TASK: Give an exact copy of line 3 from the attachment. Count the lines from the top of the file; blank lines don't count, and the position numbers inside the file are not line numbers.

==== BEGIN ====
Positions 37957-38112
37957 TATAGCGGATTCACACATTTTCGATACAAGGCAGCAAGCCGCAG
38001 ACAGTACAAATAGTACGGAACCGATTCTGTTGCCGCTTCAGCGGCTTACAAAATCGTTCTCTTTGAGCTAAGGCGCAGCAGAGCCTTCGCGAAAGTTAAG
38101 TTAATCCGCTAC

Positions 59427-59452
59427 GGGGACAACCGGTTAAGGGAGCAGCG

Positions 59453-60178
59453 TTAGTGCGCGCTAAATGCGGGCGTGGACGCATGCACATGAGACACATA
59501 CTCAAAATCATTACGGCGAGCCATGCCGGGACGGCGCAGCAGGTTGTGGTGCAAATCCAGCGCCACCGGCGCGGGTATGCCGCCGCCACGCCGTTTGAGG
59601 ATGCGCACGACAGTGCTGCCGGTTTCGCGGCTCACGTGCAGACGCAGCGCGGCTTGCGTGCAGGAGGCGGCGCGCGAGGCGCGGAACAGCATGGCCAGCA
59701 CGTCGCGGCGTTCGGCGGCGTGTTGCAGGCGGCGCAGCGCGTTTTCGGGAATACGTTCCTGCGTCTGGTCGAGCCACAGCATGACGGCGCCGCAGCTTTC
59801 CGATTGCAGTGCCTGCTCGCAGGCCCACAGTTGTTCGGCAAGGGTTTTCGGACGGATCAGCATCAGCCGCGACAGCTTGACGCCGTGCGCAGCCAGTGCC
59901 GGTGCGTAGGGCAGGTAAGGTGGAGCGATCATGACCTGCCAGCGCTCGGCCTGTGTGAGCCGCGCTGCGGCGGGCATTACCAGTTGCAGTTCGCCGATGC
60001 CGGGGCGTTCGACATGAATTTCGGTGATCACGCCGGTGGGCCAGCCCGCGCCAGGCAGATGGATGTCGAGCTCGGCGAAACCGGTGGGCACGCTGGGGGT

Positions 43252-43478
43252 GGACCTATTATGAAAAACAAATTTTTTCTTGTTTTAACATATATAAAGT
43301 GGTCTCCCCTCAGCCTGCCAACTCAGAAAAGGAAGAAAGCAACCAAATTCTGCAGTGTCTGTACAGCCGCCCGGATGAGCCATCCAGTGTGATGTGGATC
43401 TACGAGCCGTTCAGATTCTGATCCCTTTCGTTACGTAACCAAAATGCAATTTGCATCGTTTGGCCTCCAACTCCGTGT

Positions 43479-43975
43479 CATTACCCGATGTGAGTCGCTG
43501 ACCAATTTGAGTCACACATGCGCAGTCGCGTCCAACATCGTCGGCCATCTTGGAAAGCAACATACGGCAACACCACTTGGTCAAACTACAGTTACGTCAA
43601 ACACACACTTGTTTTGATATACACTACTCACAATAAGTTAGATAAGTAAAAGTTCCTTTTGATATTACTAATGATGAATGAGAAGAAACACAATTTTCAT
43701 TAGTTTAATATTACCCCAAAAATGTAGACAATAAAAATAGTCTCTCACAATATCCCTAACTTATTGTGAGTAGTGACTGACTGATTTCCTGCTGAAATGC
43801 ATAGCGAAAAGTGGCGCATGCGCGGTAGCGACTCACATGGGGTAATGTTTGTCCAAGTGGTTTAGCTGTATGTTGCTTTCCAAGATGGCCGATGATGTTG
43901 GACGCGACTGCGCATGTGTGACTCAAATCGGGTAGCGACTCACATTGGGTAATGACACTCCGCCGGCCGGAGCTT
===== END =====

38001 ACAGTACAAATAGTACGGAACCGATTCTGTTGCCGCTTCAGCGGCTTACAAAATCGTTCTCTTTGAGCTAAGGCGCAGCAGAGCCTTCGCGAAAGTTAAG